(3) Churches today don’t require anything for membership. In America we have become afraid to ask our members to do anything. There is this stigma that “if you ask them, they will leave.” Jesus asked his disciples a lot! And a lot of them left! Jesus doesn’t call us to a lazy faith; he calls us to an active faith. There is nothing we do to earn our salvation; however, we are required to do something with our salvation. One of the greatest commands Jesus gave us concerning our faith is found in Matthew 28:18-20—All authority in heaven and on earth has been given to me. Therefore go and make disciples of all nations, baptizing them in the name of the Father and of the Son and of the Holy Spirit, and teaching them to obey everything I have commanded you. And surely I am with you always, to the very end of the age. We have trouble asking our congregations to even share their faith with other people in their neighborhoods, workplaces, and families. When we don’t even push our people to be obedient to what is commanded from Scripture, should we really be surprised when we see people leaving the church in droves.

David was speaking to the churches of the ‘40’s, but I think many (too many) of our churches today are still a mile wide and an inch deep. We are not teaching them to be obedient to the Scriptures and to live out their faith on a daily basis. I think this is why so many students “leave” the church when they graduate high school and move on to college. We didn’t spend time deepening their faith in Christ. We didn’t help them build on a foundation of rock—we never moved them off the foundation of sand. So when the storm came, their “house” didn’t hold up. The same thing happens to the adults—when they lose their job, they go through a divorce, have a terrible death in the family, etc. We are setting up entire churches that are spiritually bankrupt, and then we wonder why the church as a whole is in decline.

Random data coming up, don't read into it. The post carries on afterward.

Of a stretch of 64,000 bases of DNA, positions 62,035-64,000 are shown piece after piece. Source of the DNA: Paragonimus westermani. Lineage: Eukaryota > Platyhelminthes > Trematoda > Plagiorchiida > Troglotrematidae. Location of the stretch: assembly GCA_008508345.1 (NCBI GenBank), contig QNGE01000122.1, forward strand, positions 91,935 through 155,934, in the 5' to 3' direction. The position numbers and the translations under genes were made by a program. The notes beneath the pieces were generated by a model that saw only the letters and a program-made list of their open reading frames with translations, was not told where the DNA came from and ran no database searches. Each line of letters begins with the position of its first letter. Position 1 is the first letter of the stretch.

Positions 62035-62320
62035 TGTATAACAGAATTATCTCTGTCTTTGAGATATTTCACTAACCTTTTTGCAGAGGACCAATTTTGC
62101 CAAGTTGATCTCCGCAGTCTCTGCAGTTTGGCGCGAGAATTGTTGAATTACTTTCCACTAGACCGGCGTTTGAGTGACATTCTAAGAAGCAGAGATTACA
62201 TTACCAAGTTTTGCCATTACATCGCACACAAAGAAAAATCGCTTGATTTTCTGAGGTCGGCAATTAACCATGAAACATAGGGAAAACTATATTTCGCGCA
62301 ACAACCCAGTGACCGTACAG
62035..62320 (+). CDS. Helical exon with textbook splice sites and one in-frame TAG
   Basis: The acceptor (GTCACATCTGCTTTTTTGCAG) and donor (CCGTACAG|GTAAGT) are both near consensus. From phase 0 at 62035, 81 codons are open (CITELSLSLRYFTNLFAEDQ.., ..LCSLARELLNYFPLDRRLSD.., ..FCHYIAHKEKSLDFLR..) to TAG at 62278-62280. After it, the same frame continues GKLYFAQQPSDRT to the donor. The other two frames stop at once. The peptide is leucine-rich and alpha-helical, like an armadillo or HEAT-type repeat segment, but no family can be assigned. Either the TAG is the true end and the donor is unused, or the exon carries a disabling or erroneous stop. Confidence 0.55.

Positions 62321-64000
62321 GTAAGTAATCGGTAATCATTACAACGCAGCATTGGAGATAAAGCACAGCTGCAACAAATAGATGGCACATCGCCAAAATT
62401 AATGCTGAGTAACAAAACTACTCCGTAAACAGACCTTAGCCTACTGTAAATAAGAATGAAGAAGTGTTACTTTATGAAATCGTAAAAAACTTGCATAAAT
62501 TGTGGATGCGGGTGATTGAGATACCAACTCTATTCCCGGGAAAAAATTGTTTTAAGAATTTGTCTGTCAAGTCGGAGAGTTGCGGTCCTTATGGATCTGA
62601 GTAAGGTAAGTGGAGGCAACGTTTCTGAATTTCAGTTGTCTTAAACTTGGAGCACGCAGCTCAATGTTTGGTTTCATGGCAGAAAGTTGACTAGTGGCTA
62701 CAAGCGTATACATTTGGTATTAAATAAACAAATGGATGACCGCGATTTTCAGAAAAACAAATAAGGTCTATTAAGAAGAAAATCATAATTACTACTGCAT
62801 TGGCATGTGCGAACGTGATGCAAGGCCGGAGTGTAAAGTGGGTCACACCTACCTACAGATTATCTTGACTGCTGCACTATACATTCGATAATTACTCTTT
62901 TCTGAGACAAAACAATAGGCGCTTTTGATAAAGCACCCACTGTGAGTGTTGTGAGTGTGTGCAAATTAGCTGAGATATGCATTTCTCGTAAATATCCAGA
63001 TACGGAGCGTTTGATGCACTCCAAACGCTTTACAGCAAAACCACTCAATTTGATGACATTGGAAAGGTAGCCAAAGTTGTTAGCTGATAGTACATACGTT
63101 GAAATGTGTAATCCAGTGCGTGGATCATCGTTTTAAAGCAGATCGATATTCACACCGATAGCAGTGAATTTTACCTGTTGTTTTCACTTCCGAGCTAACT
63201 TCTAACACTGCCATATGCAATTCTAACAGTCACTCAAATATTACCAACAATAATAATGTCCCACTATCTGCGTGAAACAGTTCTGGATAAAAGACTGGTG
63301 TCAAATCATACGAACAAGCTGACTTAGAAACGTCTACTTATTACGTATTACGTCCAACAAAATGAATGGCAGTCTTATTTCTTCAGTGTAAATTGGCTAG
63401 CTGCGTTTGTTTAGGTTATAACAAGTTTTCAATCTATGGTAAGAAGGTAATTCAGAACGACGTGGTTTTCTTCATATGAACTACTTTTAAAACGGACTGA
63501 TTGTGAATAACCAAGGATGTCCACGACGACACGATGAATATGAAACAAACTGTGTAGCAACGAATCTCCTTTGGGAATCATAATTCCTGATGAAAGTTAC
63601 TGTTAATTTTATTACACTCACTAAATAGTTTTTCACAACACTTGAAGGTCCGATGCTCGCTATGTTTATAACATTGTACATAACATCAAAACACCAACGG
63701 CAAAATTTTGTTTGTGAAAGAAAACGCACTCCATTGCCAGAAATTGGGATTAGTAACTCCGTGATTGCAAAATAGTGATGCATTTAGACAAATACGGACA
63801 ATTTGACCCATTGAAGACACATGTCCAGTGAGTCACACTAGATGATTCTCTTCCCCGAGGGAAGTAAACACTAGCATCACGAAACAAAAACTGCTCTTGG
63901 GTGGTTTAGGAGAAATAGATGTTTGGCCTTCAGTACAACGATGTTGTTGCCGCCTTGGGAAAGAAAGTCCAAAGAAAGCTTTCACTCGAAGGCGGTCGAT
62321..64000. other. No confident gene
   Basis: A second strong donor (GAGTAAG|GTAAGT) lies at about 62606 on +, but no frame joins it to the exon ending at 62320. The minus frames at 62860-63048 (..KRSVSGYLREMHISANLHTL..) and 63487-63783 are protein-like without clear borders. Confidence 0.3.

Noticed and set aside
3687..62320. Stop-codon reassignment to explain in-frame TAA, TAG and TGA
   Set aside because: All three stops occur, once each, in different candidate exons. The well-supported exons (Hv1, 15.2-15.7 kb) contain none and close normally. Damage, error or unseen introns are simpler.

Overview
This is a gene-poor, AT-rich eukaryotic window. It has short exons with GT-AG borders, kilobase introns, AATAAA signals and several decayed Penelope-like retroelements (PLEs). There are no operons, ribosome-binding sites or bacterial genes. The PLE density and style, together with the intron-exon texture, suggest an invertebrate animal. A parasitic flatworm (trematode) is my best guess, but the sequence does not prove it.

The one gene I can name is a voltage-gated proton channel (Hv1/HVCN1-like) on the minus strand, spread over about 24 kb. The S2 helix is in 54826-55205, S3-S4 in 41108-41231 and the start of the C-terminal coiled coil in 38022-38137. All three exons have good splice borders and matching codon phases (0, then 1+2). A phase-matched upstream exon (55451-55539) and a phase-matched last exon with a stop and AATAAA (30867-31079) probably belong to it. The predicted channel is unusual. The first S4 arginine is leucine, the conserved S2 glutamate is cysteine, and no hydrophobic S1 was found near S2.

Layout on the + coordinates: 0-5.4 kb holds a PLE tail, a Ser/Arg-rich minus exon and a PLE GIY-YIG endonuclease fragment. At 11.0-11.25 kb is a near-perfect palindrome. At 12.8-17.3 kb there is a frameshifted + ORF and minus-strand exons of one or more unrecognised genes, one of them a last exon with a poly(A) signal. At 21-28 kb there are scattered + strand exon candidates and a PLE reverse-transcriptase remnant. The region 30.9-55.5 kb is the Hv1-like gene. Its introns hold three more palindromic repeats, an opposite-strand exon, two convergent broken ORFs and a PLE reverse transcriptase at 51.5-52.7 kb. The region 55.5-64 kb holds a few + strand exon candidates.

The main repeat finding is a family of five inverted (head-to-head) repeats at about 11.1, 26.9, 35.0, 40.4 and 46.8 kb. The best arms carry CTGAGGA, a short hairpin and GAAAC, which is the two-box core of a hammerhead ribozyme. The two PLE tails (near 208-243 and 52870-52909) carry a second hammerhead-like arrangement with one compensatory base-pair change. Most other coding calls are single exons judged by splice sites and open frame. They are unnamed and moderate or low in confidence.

Do you think churches should require more for membership? Does your church already, if so what do they require?
What'd you think? 

2 Response to "Should churches require anything for membership?"

  • Jacob Says:

    Mr. Hyde...Obama didn't say the United States is "no longer a Christian nation." He said straight out it was not such. It never has been, even though a majority of its people confess Christianity.

  • Mr. Hyde Says:

    You are correct that his exact statement was not that America was "no longer a Christian nation." His exact quote was, "We have a very large Christian population...uh...we do not consider ourselves a Christian nation or a Jewish nation or a Muslim nation...uh...we consider ourselves...uh...a nation of citizens, who are...uh...bound by ideals and a set of values."

    However, what perception was he trying to correct? He was trying to change the perception of other nations, which view the United States as a Christian nation. The implication then being, we are no longer a Christian nation. But I should have been more clear in my post that he did not exactly state it in those words. Thanks for the comment!